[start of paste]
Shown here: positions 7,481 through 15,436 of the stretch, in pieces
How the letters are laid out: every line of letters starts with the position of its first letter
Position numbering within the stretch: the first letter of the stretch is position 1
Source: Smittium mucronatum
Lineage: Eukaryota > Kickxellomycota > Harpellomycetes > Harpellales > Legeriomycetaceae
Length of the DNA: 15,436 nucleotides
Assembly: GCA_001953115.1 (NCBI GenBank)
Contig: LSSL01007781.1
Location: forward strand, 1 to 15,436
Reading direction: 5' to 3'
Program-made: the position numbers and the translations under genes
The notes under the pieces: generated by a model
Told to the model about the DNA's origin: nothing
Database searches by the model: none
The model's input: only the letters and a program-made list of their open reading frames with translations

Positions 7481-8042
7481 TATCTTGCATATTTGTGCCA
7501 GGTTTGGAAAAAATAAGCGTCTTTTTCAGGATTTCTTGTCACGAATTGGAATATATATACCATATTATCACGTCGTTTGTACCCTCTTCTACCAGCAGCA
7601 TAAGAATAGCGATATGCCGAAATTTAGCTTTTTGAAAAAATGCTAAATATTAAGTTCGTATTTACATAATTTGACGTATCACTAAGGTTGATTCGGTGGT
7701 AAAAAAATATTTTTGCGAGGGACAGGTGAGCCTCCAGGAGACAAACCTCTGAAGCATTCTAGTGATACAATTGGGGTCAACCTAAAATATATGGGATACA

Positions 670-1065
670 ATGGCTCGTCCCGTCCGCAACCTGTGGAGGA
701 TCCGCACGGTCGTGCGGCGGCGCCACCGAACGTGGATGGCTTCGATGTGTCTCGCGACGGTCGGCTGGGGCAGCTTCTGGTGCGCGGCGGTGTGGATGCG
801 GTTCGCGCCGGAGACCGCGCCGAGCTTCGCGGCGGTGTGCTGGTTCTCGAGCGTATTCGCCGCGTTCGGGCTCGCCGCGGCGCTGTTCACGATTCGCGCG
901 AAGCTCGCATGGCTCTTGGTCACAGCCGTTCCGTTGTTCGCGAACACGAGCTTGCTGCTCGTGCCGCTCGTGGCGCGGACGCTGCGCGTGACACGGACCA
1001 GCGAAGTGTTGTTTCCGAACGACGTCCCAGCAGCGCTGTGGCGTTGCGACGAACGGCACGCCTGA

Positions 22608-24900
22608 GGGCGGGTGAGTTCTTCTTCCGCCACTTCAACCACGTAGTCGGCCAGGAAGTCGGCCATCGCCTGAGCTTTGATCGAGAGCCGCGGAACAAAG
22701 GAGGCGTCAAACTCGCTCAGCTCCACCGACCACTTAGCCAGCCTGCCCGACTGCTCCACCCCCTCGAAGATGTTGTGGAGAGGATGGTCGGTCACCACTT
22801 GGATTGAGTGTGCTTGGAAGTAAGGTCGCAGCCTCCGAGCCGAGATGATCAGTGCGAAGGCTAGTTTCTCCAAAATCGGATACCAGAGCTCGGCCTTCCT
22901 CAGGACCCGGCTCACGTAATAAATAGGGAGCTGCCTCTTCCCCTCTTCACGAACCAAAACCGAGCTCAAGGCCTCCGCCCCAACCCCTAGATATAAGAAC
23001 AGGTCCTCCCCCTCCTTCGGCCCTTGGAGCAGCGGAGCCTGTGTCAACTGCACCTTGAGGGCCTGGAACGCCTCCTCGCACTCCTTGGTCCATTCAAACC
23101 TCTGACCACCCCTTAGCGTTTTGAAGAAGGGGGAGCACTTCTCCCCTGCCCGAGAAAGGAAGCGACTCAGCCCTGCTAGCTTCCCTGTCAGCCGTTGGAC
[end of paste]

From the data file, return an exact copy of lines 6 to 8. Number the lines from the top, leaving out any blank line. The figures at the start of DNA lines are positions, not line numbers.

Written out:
Length of the DNA: 15,436 nucleotides
Assembly: GCA_001953115.1 (NCBI GenBank)
Contig: LSSL01007781.1